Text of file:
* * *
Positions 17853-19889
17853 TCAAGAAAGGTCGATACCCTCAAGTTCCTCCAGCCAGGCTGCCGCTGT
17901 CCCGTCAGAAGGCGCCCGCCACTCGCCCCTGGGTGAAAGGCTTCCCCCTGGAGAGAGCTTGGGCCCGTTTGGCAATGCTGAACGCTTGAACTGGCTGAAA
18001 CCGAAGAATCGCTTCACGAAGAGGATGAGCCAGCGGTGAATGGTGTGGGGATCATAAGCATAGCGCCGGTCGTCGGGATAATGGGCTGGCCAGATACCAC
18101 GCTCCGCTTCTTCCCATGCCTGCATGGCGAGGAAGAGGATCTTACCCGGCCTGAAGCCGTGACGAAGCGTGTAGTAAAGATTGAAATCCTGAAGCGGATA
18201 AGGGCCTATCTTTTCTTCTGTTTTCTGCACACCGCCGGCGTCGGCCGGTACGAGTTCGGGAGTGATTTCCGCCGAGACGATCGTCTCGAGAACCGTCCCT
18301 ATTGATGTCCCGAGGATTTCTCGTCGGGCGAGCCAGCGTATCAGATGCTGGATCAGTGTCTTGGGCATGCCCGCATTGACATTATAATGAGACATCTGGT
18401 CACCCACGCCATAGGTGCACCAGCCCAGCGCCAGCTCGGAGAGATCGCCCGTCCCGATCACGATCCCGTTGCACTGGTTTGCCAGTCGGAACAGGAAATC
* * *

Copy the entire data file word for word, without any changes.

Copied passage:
Positions 17853-19889
17853 TCAAGAAAGGTCGATACCCTCAAGTTCCTCCAGCCAGGCTGCCGCTGT
17901 CCCGTCAGAAGGCGCCCGCCACTCGCCCCTGGGTGAAAGGCTTCCCCCTGGAGAGAGCTTGGGCCCGTTTGGCAATGCTGAACGCTTGAACTGGCTGAAA
18001 CCGAAGAATCGCTTCACGAAGAGGATGAGCCAGCGGTGAATGGTGTGGGGATCATAAGCATAGCGCCGGTCGTCGGGATAATGGGCTGGCCAGATACCAC
18101 GCTCCGCTTCTTCCCATGCCTGCATGGCGAGGAAGAGGATCTTACCCGGCCTGAAGCCGTGACGAAGCGTGTAGTAAAGATTGAAATCCTGAAGCGGATA
18201 AGGGCCTATCTTTTCTTCTGTTTTCTGCACACCGCCGGCGTCGGCCGGTACGAGTTCGGGAGTGATTTCCGCCGAGACGATCGTCTCGAGAACCGTCCCT
18301 ATTGATGTCCCGAGGATTTCTCGTCGGGCGAGCCAGCGTATCAGATGCTGGATCAGTGTCTTGGGCATGCCCGCATTGACATTATAATGAGACATCTGGT
18401 CACCCACGCCATAGGTGCACCAGCCCAGCGCCAGCTCGGAGAGATCGCCCGTCCCGATCACGATCCCGTTGCACTGGTTTGCCAGTCGGAACAGGAAATC